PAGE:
But, frankly, in the cases in which what “these people” are trying to do would, in my considered opinion, be injurious to the primary principles of this nation, yes, I do want them to fail.
I want "these people" to fail in any and all attempts to amend the Constitution to restrictively define marriage in its "defense."
I want "these people" to fail in positioning the United States as the unaccountable watchdog of self-defined freedom throughout the world.
I want "these people" to fail in restructuring a Supreme Court which reflects Conservative Christian priorities at the expense of a rational interpretation of law or the primary defense of individual rights.
I want "these people" to fail in further nurturing a fear-based atmosphere that makes American citizens think about "safety" at the expense of freedom.
I want "these people" to fail in avoiding accountability for their own choices and actions on the basis that "we have to make a decision and stand by it" regardless of subsequent events or additional information.
I want "these people" to fail in substituting abstract rhetoric for concrete reasoning and acting like the two are the same thing.
I want "these people" to fail in convincing the citizens of the United States that it is automatically indecisive and weak to consider in full the nuances of a complex situation.
I want "these people" to fail in passing a mammoth financial burden on to future generations.
I want "these people" to fail in further isolating the United States from the rest of the world.
I want "these people" to fail in setting themselves up to define an American identity which excludes essential values of pluralism and individuality on which the United States was founded.

This, then, is the core of my objection to "these people" and their administration: there are polices and priorities the Republican party in general and this administration in particular have expressed that I believe are incompatible with principles and values that define the United States as I know it. Their “progress” in this respect seems to me anything but.
If they succeed, America fails.

So what did I actually end up posting in clarification of my Comment and response to Tom's?
Nothing so assertive or sweeping. Thus:

A clarification:

Since the one thing Tom seems to have taken from my admittedly pissed-off rant was something I didn't actually say, I want to clarify my opinion and respond to any interpretations of it.

Tom (and anyone who got the same impression), I do not "want these people to fail." I believe they have failed. And I feel we, as a nation of ostensibly responsible citizens, have failed -- first, in not holding this administration accountable for its mistakes and misrepresentations and flat refusals to accept responsibility for its own actions, and, second, in voting this administration in for another term.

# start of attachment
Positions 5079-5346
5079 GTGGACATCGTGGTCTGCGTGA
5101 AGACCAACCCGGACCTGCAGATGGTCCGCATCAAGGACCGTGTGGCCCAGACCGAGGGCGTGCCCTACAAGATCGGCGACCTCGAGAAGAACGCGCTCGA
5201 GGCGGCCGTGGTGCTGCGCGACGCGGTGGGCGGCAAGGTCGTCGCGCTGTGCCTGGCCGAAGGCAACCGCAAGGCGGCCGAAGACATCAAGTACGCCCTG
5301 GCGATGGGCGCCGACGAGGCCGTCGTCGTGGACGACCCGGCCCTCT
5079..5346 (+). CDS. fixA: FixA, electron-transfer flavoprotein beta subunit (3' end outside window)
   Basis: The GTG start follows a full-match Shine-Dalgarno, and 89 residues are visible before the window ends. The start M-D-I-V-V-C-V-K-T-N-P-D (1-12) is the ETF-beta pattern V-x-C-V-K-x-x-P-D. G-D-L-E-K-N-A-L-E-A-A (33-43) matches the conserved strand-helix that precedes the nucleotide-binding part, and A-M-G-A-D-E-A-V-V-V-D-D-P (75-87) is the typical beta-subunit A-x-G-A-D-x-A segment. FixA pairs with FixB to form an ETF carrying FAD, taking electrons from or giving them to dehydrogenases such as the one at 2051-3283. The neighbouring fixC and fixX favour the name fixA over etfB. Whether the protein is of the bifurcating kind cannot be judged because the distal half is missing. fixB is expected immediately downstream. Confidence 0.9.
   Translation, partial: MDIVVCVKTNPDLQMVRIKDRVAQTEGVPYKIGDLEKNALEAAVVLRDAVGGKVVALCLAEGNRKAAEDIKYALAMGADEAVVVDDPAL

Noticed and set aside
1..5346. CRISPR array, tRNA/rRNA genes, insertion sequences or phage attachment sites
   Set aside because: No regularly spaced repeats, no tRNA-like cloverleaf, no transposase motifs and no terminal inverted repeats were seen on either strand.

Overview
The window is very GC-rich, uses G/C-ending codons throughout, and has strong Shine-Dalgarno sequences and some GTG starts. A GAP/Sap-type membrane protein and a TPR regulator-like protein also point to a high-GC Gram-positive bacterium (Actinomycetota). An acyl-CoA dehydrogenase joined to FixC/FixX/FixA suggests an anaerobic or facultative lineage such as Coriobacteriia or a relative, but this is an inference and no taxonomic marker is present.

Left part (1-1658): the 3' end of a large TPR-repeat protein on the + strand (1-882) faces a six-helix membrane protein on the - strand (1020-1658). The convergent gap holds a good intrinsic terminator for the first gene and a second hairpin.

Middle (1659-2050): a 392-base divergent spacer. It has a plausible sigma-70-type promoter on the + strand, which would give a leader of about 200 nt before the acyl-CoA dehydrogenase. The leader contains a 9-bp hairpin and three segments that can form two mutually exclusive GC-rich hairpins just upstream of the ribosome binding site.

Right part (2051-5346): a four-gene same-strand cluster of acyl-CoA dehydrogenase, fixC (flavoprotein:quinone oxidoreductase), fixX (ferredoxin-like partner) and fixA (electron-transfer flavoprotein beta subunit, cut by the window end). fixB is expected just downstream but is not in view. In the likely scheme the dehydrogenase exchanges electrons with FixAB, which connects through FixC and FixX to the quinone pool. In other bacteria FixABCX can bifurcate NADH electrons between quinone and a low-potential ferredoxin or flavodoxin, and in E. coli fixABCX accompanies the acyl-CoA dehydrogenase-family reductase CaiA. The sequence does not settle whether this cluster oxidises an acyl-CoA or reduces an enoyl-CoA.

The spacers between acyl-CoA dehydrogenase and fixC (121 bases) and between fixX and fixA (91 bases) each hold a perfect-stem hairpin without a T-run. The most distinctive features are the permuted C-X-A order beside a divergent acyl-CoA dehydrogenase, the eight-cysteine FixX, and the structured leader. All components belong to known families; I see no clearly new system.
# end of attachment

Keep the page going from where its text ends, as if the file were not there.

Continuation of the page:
I even caught myself when I started writing. I don't really want Bush to make a mistake. Bush doesn't need to make a single mistake in his coming four years if order for him to have failed in much of what he claims to have succeeded in. I would love to see him correct his errors. I hope he doesn't make any more mistakes. But I also hope that as the consequences of his policies unfold the mistakes he's already made are not ignored or misrepresented in some erroneous and immature belief that to admit the President erred is somehow un- or anti-American.

The simple fact that the man occupies an elected office does not make him one with the office he holds nor, certainly, with the nation which created that office in the first place. To criticize the President is not to criticize the Presidency. America is not defined by the policies and actions of a single President, sitting or centuries dead; to oppose the polices of a single President is not opposing America.

"American hating"? Hardly. If I hated America, I'd celebrate Bush's second term and wish an unending succession of identical Presidents on the nation. I wish no such thing. I lament the man's re-election precisely because I love this country and I mourn for much of what's happened or been done to it during Bush's watch or at his behest.

Wednesday, November 03, 2004

… just another word for nothing left to lose

I don’t know which prospect is more deeply disturbing, the thought that this election’s results are the product of a more sweeping and much more stealthy manipulation than last time’s Florida scamming or the idea that the majority of voters actually want another four years of Shrub. Both terrify me, each in its own way.